- The Washington Times - Friday, June 19, 2009

President Obama’s $106 billion war-funding bill emerged from Congress on Thursday, ending a protracted battle over Democrats’ inclusion of several unrelated items to the wars in Iraq and Afghanistan.

The Senate voted 91-5 to pass the bill, which pays for military operations in both countries, boosts spending on efforts to fight flu and directs billions of dollars to the International Monetary Fund.

Four Republicans and one independent voted no.

“Supporting our troops should never be a partisan issue, and I am pleased with the final vote on this measure,” said Sen. Daniel K. Inouye, Hawaii Democrat and chairman of the Appropriations Committee. “Ultimately, both Democrats and Republicans were forced to accept compromises on this bill.”

The vote capped several weeks of contentious debate, with Democratic leaders being forced last week to postpone a vote out of fear they lacked the support to pass the bill.

Republicans in both chambers challenged Democrats’ insertion of $5 billion for the International Monetary Fund, as well as a $1 billion “cash for clunkers” measure that would give consumers a rebate if they trade in old vehicles for more fuel-efficient models.

“What excuse do we have as a government for passing a bill to purchase cars today and then send that bill to our children and our grandchildren as part of the debt which we’re passing on to them? It’s inexcusable,” said Sen. Judd Gregg, New Hampshire Republican.

The House only narrowly passed the legislation Tuesday by a vote of 226-202 after Republicans balked at the IMF money, which they derided as a “global bailout,” prompting a harsh response from Democrats who cited support of the organization by past Republican presidents.

House Democrats added more than $7 billion in funding to help prepare for the H1N1 influenza virus in hopes of drawing some Republican votes.

All but five Republicans, and many antiwar Democrats, voted no.

Democrats accused Republicans of flip-flopping after more than 100 Republicans, who voted for the initial House measure weeks ago, changed their votes after the IMF money was added in the House-Senate conference.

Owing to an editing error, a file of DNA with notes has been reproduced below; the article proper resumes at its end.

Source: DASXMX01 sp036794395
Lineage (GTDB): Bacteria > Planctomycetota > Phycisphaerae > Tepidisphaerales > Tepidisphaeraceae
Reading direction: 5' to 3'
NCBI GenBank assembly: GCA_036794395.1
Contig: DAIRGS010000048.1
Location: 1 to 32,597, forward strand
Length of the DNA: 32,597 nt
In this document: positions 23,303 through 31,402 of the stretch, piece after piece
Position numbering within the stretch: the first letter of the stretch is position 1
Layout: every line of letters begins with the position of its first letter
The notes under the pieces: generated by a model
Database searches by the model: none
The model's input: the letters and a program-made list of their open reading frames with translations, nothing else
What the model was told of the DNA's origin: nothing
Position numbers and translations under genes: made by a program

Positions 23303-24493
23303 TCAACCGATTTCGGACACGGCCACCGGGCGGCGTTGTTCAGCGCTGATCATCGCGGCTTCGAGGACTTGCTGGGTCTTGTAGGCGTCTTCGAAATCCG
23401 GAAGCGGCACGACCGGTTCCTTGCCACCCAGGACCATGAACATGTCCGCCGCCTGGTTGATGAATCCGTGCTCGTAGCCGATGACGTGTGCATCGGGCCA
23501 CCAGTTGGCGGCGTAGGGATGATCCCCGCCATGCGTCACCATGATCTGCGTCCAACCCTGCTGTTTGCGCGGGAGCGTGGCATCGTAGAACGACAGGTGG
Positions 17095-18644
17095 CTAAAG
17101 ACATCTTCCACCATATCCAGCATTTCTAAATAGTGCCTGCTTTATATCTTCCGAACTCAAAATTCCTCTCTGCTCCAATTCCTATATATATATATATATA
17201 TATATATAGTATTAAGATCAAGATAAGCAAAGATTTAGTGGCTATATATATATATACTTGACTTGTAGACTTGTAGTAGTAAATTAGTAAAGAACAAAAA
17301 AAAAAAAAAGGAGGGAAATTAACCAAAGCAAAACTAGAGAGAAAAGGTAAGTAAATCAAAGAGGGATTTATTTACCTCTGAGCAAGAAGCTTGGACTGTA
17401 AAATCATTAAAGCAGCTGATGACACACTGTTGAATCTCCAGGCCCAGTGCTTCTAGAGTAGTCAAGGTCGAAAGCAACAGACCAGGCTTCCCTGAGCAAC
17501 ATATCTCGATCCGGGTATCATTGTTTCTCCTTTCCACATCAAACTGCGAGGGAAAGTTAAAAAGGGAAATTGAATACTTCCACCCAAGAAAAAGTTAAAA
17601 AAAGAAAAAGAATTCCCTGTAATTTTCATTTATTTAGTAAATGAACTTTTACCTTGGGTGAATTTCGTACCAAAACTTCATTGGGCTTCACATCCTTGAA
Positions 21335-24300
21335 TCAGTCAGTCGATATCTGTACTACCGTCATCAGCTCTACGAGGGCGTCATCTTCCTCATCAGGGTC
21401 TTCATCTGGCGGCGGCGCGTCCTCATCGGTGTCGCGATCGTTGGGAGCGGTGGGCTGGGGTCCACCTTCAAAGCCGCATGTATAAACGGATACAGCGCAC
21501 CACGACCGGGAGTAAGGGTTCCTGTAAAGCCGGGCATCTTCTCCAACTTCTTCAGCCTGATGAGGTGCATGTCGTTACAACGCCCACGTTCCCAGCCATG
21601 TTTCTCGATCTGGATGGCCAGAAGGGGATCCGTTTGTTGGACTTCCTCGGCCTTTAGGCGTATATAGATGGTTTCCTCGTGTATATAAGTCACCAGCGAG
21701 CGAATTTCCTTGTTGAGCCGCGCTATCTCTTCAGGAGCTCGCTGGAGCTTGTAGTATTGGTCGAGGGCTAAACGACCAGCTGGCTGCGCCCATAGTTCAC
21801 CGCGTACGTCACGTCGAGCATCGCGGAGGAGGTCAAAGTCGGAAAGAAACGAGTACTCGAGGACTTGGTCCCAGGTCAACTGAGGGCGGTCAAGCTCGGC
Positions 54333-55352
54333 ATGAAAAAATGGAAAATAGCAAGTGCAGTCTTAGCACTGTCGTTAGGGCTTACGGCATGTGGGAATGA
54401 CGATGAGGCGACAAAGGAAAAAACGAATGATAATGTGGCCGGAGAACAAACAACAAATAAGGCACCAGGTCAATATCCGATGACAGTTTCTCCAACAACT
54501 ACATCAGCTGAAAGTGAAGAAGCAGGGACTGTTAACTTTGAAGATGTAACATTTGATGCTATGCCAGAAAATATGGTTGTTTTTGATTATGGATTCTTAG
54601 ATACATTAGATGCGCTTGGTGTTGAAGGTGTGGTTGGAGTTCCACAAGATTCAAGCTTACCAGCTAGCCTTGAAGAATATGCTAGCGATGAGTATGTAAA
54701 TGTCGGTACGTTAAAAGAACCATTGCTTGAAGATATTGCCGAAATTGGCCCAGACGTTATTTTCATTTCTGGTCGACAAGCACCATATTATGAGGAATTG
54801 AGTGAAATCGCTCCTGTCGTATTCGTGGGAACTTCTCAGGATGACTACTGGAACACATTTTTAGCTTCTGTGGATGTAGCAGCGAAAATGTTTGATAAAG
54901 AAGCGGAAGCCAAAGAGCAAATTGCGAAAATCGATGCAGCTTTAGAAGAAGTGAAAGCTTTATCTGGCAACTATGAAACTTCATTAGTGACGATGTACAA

In the Senate, Sens. Lindsey Graham, South Carolina Republican, and Joe Lieberman, Connecticut independent, held up the funding until Senate Majority Leader Harry Reid assured them he would schedule a vote on their bill to ban the release of detainee photos. The pair had sought to attach their legislation to the supplemental, but House Democrats blocked that from happening out of fear they would lose votes from liberal Democrats.

Mr. Graham and Mr. Lieberman on Wednesday put aside their objections after speaking with Mr. Reid and officials at the White House, who agreed to an executive order if Congress fails to pass the bill.

Mr. Obama has said this will be the last major supplemental to pay for Iraq and Afghanistan war costs and has promised to budget for the wars through the regular annual appropriations process.

Neither the House nor the Senate included an $80 million request by Mr. Obama to pay for the closure of the Guantanamo Bay prison in Cuba, saying the White House first needs a plan for what it would do with the 235 detainees being held there.

In a separate vote Thursday, the House rejected Republican efforts to keep Mr. Obama from closing the prison, defeating an amendment to a fiscal 2010 spending bill. But the bill does put restrictions and reporting requirements on the transfer of any detainees to the United States and elsewhere.

The bill prevents the release of detainees to U.S. territory during the 2010 budget year but would allow the transfer of detainees for prosecution or detention after Congress has had two months to read the president’s report on how he plans to shut down the prison.

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